Rascal Flatts’ long time drummer, Jim Riley, (in chair left) one of Nashville’s best session drummers stopped by Nashville Trax today so the students sequestered in his Drum Dojo for the weekend could meet producer Bill Watson (in chair, right) and experience a Nashville style drum tracking session. Jim, Bill, the Bass guitarist/producer, and guitarist Brent Mason are the foundation of the Nashville Trax A Team.
Needless to say the students were full of questions but very respectful and polite…a great way to start a Nashville Trax day!
Interested in being a student of Jim’s next Drum Dojo Weekend? It’s only $850 per student which includes meals and snacks. Contact Jim through his web site.
Day One of a full week lockout to cut vocals on 14 songs for the band that won The Producer’s Choice Award, Best Band In Los Angeles, 2017, The Swansons:
The Swansons meet The Nashville Trax A Team. Left: The Swansons with our fiddle player, Jenee, Middle: guitarist Brent Mason, producer & bassist Bill Watson, Joe Finley of The Swansons, Right: Joe plays Brent Mason the new song he wrote during his stay here.
Be sure to pick up a copy of The Swansons country album when it’s released in late Summer/early Fall of this year!!!
Update 3-6-18: We have already started The Swanson’s album #2 and have about 5 sides tracked!
Ready to cut your own “for real this time” album? e-mail: email@example.com. Or call producer Bill Watson @ 615. 319. 8616.
This was a “for-vocals-mix” cut on a 12 song project collaboration from a studio in Norway. Eventually they will put their client’s vocals on this bed and send the vocals back to Nashville Trax for final mixing.
Title: Jeg Kantro Under Jesu Blood
Pedal Steel: Mr. Mike
Drums: Jim Riley
Bass Guitar: Bill “B.E.” Watson
Piano and Keyboard Strings: Steve King
Acoustic Guitar: Tom Wild
Produced, engineered and mixed by B.E. Watson
This is probably going to be used as both a live performance track and on CD.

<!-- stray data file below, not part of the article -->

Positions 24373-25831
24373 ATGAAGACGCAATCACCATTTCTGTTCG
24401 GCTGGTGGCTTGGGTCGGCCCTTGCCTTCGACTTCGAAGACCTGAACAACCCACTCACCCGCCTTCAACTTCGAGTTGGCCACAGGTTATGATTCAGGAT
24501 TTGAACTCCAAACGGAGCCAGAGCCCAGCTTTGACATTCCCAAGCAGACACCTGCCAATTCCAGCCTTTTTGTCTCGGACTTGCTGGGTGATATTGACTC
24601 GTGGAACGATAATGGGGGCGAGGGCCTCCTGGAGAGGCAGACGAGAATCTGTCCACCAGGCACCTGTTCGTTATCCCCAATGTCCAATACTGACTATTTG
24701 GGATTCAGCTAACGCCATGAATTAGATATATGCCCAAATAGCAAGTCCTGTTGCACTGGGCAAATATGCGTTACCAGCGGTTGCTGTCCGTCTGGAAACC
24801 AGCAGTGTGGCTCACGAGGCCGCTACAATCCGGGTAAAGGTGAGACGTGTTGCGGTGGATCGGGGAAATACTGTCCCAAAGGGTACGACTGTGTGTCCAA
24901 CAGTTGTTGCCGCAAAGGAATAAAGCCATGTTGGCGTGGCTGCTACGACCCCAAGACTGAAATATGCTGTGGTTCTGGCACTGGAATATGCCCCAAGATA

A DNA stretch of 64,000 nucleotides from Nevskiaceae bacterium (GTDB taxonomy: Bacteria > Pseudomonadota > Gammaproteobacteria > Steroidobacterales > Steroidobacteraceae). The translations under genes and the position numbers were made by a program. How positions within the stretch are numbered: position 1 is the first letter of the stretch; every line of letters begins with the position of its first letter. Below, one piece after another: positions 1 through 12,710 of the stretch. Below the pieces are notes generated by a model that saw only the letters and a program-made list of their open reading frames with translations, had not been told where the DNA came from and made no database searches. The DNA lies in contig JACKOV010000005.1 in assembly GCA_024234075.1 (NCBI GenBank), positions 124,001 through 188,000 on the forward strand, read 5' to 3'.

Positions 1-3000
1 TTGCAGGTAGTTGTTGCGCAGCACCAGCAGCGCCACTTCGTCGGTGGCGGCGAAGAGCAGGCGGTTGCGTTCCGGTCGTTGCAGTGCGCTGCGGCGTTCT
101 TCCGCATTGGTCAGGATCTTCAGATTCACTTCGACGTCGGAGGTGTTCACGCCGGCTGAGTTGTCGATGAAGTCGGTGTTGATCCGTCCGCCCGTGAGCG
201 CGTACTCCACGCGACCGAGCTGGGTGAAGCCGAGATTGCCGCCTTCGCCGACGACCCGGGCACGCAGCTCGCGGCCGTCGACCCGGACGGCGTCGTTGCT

Interested in having us do something similar for you? Contact Bill Watson firstname.lastname@example.org or call 615-319-8616
“Only Prayer By The People” won several awards at the Christian Film Festival (August 2017) including best song, best video and best artwork.
Congratulations to our cient, Songwriter: Michael Rourke
Lead Vocals: Nashville Trax Producer, Bill Watson
Background Vocals: Angela Derrington
Acoustic guitar: Bill Watson
Keyboards: Sammi Watson
Bass Guitar: Bill Watson
Produced, Engineered, Arranged, Mixed and Mastered by Bill Watson
“My first royalty check for the Miles & Miles release in the US… This is for one Quarter.. Miles & Miles was played over 1000 times per week in the US… it did really good.. Thanks for the great work Bill!” – Dan Thompson
Your song is finished, now what? You aren’t capable of producing a professional quality recording on your own so you need a demo produced.
Or do you need a master? But if a master, how do you get it on the radio?
They seem to have the same basic steps, what’s the difference between a master and a demo anyway?
You’re confused. Let’s clear that up!
As this time the cost to have a four to six piece band with a session singer demo produced at Nashville Trax is $750 to $1,400.
Each song production is unique but, in general, the higher price point may include background vocals, more instruments, better musicians and more time spent on the mix. A demo mix requires between 45 minutes to about 3 hours of mix time.
You’d do a demo if initial cost is a huge issue and the song will be used mainly to pitch to music publishers and other A & R industry professionals.
Some of our clients have assembled demos into an album and burned it on a CD but in most cases they aren’t true airplay quality. If you want radio airplay you really need to let us know that upfront, bite the bullet, and invest the additional money to ensure we deliver that.
Some of our clients have successfully attracted investors with a demo. For example, client Chad Barnes of Phoenix Arizona was able to interest an investor in putting $5,000 into his song “Cowboys” based on the initial sketch recording Bill Watson made of the tune. As the full blown production progressed he was able to interest an investor to put up an additional $100,000, presumably for promotion and distribution.